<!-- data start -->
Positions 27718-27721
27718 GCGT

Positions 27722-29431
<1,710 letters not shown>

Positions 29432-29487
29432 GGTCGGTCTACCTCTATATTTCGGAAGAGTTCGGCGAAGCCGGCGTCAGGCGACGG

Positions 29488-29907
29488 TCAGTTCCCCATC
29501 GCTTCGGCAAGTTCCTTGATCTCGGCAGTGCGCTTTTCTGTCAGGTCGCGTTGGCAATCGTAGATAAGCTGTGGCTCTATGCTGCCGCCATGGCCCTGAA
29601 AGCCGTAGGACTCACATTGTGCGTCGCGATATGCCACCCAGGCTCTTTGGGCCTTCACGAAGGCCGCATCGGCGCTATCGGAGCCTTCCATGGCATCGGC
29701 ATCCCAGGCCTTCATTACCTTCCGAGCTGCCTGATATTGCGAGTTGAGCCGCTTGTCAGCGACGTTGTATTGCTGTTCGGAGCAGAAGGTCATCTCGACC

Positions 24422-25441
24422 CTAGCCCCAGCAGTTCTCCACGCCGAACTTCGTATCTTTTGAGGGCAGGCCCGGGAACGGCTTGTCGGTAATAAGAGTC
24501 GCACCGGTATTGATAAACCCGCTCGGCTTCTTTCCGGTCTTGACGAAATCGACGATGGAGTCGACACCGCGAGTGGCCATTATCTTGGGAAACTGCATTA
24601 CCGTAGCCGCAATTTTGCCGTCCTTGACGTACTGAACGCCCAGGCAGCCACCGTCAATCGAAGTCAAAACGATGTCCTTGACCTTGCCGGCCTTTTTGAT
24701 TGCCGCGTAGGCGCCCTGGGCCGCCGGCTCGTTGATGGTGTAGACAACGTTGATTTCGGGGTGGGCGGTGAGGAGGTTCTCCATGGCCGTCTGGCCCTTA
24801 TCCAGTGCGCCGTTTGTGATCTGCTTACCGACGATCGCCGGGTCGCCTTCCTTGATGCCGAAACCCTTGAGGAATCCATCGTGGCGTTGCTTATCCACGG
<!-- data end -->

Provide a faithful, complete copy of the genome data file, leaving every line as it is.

Positions 27718-27721
27718 GCGT

Positions 27722-29431
<1,710 letters not shown>

Positions 29432-29487
29432 GGTCGGTCTACCTCTATATTTCGGAAGAGTTCGGCGAAGCCGGCGTCAGGCGACGG

Positions 29488-29907
29488 TCAGTTCCCCATC
29501 GCTTCGGCAAGTTCCTTGATCTCGGCAGTGCGCTTTTCTGTCAGGTCGCGTTGGCAATCGTAGATAAGCTGTGGCTCTATGCTGCCGCCATGGCCCTGAA
29601 AGCCGTAGGACTCACATTGTGCGTCGCGATATGCCACCCAGGCTCTTTGGGCCTTCACGAAGGCCGCATCGGCGCTATCGGAGCCTTCCATGGCATCGGC
29701 ATCCCAGGCCTTCATTACCTTCCGAGCTGCCTGATATTGCGAGTTGAGCCGCTTGTCAGCGACGTTGTATTGCTGTTCGGAGCAGAAGGTCATCTCGACC

Positions 24422-25441
24422 CTAGCCCCAGCAGTTCTCCACGCCGAACTTCGTATCTTTTGAGGGCAGGCCCGGGAACGGCTTGTCGGTAATAAGAGTC
24501 GCACCGGTATTGATAAACCCGCTCGGCTTCTTTCCGGTCTTGACGAAATCGACGATGGAGTCGACACCGCGAGTGGCCATTATCTTGGGAAACTGCATTA
24601 CCGTAGCCGCAATTTTGCCGTCCTTGACGTACTGAACGCCCAGGCAGCCACCGTCAATCGAAGTCAAAACGATGTCCTTGACCTTGCCGGCCTTTTTGAT
24701 TGCCGCGTAGGCGCCCTGGGCCGCCGGCTCGTTGATGGTGTAGACAACGTTGATTTCGGGGTGGGCGGTGAGGAGGTTCTCCATGGCCGTCTGGCCCTTA
24801 TCCAGTGCGCCGTTTGTGATCTGCTTACCGACGATCGCCGGGTCGCCTTCCTTGATGCCGAAACCCTTGAGGAATCCATCGTGGCGTTGCTTATCCACGG